Right now I live in Austin, Texas. I came here for graduate school to get a Masters in Fine Arts which I finished in 2012. My trajectory was being born in LA, went to undergrad in LA, went to Beijing for a couple of years, came back to LA and now I am in Texas. I had gone on this exchange program for a month in the summer while I was at undergrad and I really liked it. When I was looking for a job after undergrad I decided to go to Beijing; but when I was there I kept doing art. So I decided to come back to do grad school for art. I don't think anyone needs a Masters in arts to be able to do art but I felt like there were things I didn't finish in undergrad that I felt that getting a Masters could offer me. I was a bit of a late bloomer. Those were things I did more of during my Masters. I wanted to do work that I was proud of or that I can stand by, which I have. I wanted to see a lot more art, which I have been doing now. I am developing a community of people who are interested in similar things like me.At UT, where I did my Masters, I went into the program as painting and drawing and I left as sculpture installation; but I always saw myself as not having more than one genre.
David Hammond is a big influence on me. He has laid the foundation with what he does with human hair, chicken bones, grease, that kind of thing. The longevity of being able to produce art with a material that kind of wants to not be permanent. A lot of times the work I do is bound by the limits of the materials. A lot of sculptors are really known for manipulating a material to a point that you don't even recognize it. You can have that sort of autonomy with the material you work with or that control over it but you really are bound by it. Like Ursula Von Rydingsvard. She works with wood. She is bound by the limitation of Cedar but she is able to transform it into these really great sculptors. My gosh! I have yet to see them in person.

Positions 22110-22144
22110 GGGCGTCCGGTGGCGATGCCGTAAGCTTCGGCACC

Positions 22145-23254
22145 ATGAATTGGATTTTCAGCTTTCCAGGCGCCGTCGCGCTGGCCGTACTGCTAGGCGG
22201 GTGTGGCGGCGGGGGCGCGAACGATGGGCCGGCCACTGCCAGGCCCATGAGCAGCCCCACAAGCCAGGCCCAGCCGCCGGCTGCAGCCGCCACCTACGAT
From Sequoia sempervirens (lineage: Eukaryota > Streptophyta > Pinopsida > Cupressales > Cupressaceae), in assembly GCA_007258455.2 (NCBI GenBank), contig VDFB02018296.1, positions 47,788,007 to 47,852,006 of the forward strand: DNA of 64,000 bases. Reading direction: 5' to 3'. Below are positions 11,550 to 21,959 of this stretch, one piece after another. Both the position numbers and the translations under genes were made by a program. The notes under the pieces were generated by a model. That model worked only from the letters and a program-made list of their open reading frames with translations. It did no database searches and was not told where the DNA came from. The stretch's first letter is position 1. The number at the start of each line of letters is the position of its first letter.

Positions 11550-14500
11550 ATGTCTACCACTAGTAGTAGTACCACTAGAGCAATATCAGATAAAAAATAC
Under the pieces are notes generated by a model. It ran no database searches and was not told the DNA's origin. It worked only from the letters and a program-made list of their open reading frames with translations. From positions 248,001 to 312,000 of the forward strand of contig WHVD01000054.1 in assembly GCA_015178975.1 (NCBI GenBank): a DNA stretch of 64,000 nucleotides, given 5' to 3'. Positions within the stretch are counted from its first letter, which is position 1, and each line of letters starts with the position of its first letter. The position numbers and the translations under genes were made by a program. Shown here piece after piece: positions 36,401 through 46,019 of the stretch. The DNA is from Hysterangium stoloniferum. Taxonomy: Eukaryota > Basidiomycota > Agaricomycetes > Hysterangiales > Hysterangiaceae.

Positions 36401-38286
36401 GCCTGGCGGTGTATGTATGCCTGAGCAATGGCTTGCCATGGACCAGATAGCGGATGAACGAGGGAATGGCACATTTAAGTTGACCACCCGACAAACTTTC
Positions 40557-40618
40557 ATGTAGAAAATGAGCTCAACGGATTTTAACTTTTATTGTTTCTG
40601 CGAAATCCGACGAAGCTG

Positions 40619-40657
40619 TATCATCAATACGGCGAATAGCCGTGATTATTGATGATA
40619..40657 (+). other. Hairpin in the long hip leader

My current body of work deals with black women’s hair. I grew up having a sort of love hate relationship with my hair. I liked it as it was but it was only when I straightened it that it seemed to be beautiful to others. So I grew up thinking I had to alter my hair in order for it to be beautiful. When I got older I realized that I didn’t like how so many methods involved in altering my hair such as straightening it, getting braids, cornrows, etc. were a struggle or were painful. I began to question why my hair the way it was naturally couldn’t be considered beautiful?.